Native Vs Hybrid Applications; What’s Right For You?

As mobile applications become more and more popular Indiespring are working with our clients to build compelling and exciting mobile applications for their customers. In modern mobile application development we have two main approaches we can take with one of the early technical decisions being selecting which path to walk.

 

Native Applications

The first option is to produce a full native application for each platform you wish to target. So if you’re hoping to target Apple and Android devices you will actually be creating 2 completely separate applications. Each will be built from the ground up for their respective platforms. That sounds like more work, and it is. And it leads to the biggest problem with native applications; an increased cost.

 

Not only is the process of building and coding a native application more time consuming than using web technologies in a native application but it needs to be done completely separately for each mobile platform you are targeting. That means it can easily be 2-3x the cost of building a hybrid application.

 

There are many benefits though.

Native applications are the premium way to build an application. They are faster and more polished than hybrid applications. No matter the technological gains and claims from the web community, building in a native manner allows you to piggyback on the OS’s library of user interface elements, animations, hardware-level access and so forth to build applications that look, feel and respond just as users expect them to. If you’ve ever used an application on your phone and the interactions don’t feel quite right chances are you’re using a hybrid app which is trying to mimic a native one.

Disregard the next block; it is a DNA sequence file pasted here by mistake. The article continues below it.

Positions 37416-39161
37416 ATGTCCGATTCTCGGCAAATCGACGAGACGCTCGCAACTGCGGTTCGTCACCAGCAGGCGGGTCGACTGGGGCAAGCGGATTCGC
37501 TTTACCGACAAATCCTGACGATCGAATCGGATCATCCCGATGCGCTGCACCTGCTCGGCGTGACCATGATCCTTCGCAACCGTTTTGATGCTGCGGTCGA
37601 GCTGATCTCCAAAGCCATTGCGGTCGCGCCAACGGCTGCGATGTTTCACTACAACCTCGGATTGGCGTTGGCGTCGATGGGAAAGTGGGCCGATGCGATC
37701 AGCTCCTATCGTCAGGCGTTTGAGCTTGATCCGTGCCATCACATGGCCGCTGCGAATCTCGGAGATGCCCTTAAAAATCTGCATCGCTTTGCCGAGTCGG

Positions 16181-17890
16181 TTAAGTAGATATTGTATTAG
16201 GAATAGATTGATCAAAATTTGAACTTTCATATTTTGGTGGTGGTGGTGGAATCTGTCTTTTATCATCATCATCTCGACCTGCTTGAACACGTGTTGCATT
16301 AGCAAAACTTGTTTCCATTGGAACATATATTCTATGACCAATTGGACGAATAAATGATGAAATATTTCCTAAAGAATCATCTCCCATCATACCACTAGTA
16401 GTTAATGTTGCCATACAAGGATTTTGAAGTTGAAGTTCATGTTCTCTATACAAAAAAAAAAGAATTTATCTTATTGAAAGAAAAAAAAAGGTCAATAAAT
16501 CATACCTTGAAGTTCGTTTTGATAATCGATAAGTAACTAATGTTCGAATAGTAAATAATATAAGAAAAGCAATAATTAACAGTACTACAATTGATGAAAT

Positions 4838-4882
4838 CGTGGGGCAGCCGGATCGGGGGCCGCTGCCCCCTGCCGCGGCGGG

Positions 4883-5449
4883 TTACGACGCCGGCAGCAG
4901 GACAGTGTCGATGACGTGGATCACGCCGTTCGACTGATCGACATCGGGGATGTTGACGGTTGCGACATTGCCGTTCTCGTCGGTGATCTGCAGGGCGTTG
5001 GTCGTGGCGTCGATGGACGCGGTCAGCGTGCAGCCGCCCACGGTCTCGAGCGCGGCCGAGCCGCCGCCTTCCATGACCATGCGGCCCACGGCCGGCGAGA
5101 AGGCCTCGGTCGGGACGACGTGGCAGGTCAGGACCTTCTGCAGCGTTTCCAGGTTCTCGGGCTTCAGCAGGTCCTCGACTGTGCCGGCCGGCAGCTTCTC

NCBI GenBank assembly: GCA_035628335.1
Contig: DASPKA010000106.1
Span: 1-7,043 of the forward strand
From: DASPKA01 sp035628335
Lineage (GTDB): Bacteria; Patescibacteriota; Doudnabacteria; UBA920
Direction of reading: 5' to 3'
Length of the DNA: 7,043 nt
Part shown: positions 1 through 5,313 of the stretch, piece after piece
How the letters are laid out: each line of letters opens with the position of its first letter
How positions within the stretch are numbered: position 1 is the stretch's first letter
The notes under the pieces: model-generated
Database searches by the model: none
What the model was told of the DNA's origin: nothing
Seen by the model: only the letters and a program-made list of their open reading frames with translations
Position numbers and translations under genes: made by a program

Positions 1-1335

Native applications also get wider access to cutting edge phone features such as near field communication, Apple Pay, Touch ID, Siri and whatever new features Apple and Google are working on now. It’s true that hybrid apps can access some of these features. However they always lag behind the native frameworks which are made available  to developers before or as they are released to consumers.

 

Lastly…

Native applications can handle being offline (in an area with no internet connectivity) far more easily than hybrid apps. These usually require an internet connection to operate.

 

So native apps are faster, more polished and have access to more features than hybrid apps. But they are very expensive. So what’s the alternative?

 

Hybrid Applications

Hybrid apps offer a quicker route to a mobile application. They are effectively built in web technologies so they will work on any mobile platform but only need to be built once. This vastly reduces the cost of the mobile applications development and means you can target multiple platforms with one codebase.

 

So they are much cheaper to build than native applications but have very few other benefits. They make the most sense when:

 

  1. Budget is limited. Usually, in this case, hybrid applications are your only option
  2. The app doesn’t need to work when no internet access is available. Whilst it is possible to make hybrid apps work well offline often it is easier at that point to build the app natively.
  3. The app doesn’t need to make use of newer device features not available to hybrid applications.

 

We have built many native and mobile apps and in our experience it comes down to how central the mobile application is to your digital experience. If the app is your product or service then you should invest in a premium native application. If it’s an extension of your product/service and there is limited budget a hybrid application can suffice. Either way, our work is always to a great standard and we’re happy to help you.